Three Men Get Married in World's First 3-Way Gay Wedding in Thailand

Gay pride parade
Participants hold giant rainbow flags during the Taiwan LGBT pride parade in Taipei, Taiwan, October 25, 2014. Thousands of Taiwanese gathered with people from Hong Kong, Korea and Japan on Saturday for the annual gay pride parade which is in its twelfth year, according to organizers. |

Three men have gotten married in what is reportedly the world's first three-way same-sex marriage in Thailand. Although Thailand doesn't officially recognize same-sex marriages, the trio claim that Buddhist law sanctions their union.

The Mirror and other sources reported that the wedding ceremony took place on Valentine's Day in February in Uthai Thani Province. The men were identified as Joke, 29, Bell, 21 and Art, 26.

According to the reports, Art and Joke began a romantic relationship in 2010 after meeting through business.

The couple later met Bell, who was studying management at Phitsanuloke University. The trio developed feelings for each other, and after Bell was hospitalized with a congenital disease, Art and Joke proposed the three-way marriage.

While LGBT individuals enjoy more freedoms in Thailand than in other Asian countries, same-sex couples are not legally recognized.

Joke explained in an interview that he views same-sex marriages just as valid as any state-sanctioned ones. He added that he feels Thai society is becoming more accepting of gay people.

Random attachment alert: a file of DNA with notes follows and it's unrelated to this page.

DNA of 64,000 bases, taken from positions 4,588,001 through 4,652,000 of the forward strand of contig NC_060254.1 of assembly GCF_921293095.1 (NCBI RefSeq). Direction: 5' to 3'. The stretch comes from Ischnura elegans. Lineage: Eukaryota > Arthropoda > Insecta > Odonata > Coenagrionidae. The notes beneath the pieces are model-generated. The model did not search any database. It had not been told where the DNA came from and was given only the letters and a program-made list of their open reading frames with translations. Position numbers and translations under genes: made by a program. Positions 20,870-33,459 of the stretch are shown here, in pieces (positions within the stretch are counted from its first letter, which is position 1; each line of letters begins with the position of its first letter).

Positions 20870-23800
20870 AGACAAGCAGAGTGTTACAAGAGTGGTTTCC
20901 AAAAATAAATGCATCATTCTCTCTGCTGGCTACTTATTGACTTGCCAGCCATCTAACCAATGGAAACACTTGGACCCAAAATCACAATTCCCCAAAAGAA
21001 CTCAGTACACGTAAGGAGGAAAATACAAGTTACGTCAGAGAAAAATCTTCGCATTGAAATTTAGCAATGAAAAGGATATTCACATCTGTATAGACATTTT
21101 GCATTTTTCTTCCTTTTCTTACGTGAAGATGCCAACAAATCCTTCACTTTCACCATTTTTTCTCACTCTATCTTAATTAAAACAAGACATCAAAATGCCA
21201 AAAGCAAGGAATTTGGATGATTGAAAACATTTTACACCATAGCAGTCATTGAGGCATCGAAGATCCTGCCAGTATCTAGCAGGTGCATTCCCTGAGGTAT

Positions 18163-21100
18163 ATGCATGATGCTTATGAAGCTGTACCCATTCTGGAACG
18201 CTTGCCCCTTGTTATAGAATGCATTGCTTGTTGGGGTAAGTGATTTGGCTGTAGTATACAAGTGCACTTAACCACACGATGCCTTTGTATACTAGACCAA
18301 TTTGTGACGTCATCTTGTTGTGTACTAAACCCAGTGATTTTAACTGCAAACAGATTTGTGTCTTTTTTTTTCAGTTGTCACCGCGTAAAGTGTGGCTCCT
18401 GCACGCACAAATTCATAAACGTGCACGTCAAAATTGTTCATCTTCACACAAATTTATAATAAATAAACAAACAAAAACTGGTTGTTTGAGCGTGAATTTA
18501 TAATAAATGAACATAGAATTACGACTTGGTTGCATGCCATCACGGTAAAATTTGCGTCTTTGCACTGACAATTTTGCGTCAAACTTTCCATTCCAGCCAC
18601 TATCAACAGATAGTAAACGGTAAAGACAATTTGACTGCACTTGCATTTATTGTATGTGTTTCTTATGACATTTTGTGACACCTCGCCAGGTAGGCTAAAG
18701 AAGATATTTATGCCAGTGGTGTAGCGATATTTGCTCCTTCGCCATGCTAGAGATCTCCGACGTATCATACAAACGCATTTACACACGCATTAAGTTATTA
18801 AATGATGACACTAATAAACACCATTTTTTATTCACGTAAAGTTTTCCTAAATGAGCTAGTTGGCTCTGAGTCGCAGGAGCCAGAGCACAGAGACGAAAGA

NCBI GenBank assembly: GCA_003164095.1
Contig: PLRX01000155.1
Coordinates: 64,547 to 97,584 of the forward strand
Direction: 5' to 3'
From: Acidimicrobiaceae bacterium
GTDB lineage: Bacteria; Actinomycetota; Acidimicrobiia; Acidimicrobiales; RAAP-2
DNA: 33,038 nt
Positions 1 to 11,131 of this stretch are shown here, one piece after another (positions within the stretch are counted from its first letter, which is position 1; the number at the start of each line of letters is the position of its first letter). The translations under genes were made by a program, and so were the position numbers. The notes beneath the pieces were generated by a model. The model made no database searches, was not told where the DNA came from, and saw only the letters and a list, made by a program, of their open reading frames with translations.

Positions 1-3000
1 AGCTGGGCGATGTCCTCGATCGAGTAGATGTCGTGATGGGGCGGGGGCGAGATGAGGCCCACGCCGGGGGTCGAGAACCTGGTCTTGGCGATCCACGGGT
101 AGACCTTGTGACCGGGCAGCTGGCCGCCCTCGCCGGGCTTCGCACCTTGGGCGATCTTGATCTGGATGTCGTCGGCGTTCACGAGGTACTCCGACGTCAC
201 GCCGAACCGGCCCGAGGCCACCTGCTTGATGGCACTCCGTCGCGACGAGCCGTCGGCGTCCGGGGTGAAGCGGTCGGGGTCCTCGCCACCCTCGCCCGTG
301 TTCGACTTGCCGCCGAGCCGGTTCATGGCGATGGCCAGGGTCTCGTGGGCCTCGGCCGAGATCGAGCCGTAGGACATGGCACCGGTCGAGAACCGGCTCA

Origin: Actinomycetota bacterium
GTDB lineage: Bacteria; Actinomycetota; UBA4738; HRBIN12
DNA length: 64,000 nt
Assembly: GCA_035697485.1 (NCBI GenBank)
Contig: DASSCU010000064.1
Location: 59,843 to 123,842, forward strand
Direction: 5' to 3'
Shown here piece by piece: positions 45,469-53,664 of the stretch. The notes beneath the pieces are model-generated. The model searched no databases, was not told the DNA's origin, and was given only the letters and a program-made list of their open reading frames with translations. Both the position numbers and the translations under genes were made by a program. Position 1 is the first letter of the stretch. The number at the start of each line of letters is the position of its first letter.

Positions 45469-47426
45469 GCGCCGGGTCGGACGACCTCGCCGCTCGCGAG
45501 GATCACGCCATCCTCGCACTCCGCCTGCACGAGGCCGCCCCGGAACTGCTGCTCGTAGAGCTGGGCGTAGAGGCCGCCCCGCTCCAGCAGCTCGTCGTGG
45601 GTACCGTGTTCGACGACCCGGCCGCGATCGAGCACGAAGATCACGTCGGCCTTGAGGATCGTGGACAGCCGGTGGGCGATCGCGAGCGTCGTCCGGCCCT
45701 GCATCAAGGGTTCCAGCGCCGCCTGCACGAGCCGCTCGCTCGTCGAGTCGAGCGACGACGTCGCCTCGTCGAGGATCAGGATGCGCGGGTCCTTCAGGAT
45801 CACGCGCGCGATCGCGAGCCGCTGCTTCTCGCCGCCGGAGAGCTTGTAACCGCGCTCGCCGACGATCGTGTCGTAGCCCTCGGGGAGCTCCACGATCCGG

According to the CIA Factbook, over 93 percent of Thailand's population belongs to the Buddhist faith.

The Human Rights Campaign points out that there are many different traditions and attitudes within Buddhism, adding that, in general, there's no specific reference or guidance for lay people when it comes to sexual orientation or same-sex behavior.

"Overall, it is difficult to qualify Buddhism's perspective on same-sex marriage, since perspectives vary greatly within the religion," the article states.

"Because of Buddhism's core theme to attain enlightenment, the path one chooses to take within the religion is largely personal, as is one's beliefs. Hence, most Buddhist literature indicates that opposition to or support for marriage rights for same-sex couples is a personal, rather than religious, statement."

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